Madras Week 2012: The Roads Project : Day 14: Rukmini Lakshmipathi Road



Where is Rukmini Lakshmipathi Road?

Rukmini Lakshmipathi road, formerly known as Marshall’s Road, is located in Egmore. It connects Ethiraj Salai and Pantheon road. Important landmarks on this road are the School of Optometry, the Govt Eye Hospital, Rajarathnam Stadium, and Rani Meyyammai Hall.

Who was Rukmini Lakshmipathi?


Photo credit – R A Padmanabhan “Rukmini Lakshmipathi” Arogya Ashrama Samithi, Chennai 2001.

Rukmini Lakshmipathi was a freedom fighter and the first Health Minister of Tamil Nadu.

Rukmini was born in 1892 in Madras. Her parents were Huggahalli Srinivasa Rao and Choodamani. She attended Women’s Christian College, and later, Presidency College. She married Dr Achanta Lakshmipathi, an inter-community marriage which caused a uproar at the time. They had six children.

Rukmini’s first political steps were in the early 1920s, when she responded to the call for Swadeshi that was sweeping through the country. She took to spinning khadi. She joined the Indian National Congress in 1923, and was an ardent follower of Mahatma Gandhi.

Rukmini was active in organizing the Youth League of the Congress, and was especially successful in persuading young women to wear khadi. She had already entered the women’s movement in 1911, when she became the Secretary of the Bharat Stree Mahamandal. An association with Margaret Cousins and Kamaladevi Chattopadhyaya led her to join the Women’s India Association (WIA) in 1917. She worked in the areas of women’s enfranchisement, education, condemnation of child marriage, and other social reforms.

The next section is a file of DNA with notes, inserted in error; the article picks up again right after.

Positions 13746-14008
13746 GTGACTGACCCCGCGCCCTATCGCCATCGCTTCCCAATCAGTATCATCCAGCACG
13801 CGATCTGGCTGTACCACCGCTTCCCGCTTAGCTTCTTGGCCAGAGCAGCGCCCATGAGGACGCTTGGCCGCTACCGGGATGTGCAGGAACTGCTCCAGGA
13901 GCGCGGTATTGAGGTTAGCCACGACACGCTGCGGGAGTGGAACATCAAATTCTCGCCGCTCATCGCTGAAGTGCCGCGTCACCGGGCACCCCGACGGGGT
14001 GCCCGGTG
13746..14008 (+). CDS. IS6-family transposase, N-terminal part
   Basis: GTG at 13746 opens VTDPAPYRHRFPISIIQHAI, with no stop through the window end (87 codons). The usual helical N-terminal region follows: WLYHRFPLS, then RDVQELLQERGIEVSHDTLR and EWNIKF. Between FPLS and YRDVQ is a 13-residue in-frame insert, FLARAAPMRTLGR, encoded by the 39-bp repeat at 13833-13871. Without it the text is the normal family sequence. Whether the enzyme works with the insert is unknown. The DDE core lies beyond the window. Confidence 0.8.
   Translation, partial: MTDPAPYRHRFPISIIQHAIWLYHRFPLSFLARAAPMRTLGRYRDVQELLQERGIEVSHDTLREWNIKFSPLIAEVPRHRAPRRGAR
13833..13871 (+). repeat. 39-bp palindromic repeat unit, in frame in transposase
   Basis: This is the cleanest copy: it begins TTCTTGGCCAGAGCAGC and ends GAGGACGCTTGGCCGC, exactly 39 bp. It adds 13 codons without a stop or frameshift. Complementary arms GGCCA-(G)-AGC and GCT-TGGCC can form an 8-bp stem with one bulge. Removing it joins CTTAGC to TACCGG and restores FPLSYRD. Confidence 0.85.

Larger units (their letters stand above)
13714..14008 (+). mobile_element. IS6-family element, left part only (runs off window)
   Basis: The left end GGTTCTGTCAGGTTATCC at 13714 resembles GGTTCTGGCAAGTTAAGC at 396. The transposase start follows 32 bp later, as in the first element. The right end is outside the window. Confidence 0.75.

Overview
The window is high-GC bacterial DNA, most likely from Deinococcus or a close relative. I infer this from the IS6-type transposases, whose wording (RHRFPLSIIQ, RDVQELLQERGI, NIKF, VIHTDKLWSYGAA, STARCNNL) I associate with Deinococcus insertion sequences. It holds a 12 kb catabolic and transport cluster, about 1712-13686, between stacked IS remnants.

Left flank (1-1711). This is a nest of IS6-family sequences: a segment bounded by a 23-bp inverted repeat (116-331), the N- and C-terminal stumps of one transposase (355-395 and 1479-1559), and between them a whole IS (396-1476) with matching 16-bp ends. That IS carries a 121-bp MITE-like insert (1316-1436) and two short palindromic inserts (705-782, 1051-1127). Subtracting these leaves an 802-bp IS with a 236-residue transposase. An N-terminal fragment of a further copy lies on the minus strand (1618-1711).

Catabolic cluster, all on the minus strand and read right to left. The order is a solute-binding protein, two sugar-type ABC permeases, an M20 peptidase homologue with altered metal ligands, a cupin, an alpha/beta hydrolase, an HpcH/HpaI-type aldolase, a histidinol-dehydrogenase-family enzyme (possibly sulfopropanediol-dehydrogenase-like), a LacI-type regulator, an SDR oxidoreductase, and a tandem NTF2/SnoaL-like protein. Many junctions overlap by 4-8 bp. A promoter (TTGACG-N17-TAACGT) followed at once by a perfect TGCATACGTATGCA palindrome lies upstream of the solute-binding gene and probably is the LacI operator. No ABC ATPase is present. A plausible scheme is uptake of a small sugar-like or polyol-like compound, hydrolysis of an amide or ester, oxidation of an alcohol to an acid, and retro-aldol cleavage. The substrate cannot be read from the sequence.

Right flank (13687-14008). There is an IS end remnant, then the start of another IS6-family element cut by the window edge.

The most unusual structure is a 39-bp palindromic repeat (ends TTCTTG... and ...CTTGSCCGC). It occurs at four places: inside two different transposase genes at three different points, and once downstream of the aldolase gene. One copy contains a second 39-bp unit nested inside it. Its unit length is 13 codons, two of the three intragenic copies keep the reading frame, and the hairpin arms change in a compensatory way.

Like every political leader in 1930, Rukmini threw herself into the Civil Disobedience movement. She was one of the leaders of the Vedaranyam Salt Satyagraha undertaken by Rajagopalchari in Tamil Nadu. When Rajaji was arrested, she took over leadership of the Satyagraha. She was especially effective in mobilizing women – as she repeatedly pointed out, the salt tax affected women the most, since they were entrusted with cooking for the family.

For her part in the Vedaranyam Satyagraha, Rukmini was sentenced to imprisonment for a year. As soon as she was released, she continued her picketing activities. She was one of the people who participated in the Individual Satyagraha called for by Gandhi when England unilaterally declared war on Germany in 1939 on India’s behalf.

Post-independence, Rukmini became the first Health Minister of Madras State. She was the first woman Cabinet minister. She was a strong advocate of the revival of Indian medicine systems such as ayurveda and homeopathy. She worked hard to ensure that Madras state had good medical colleges. She also ensured that more Indians were appointed in the medical services.

Rukmini passed away in 1951.


Padmanabhan, R.A., Rukmini Lakshmipathi, Arogya Ashrama Samithi (Chennai, 2001)

Rajalakshmi, V. The Political Behaviour of Women in Tamil Nadu. Inter-India Publications (New Delhi, 1985).

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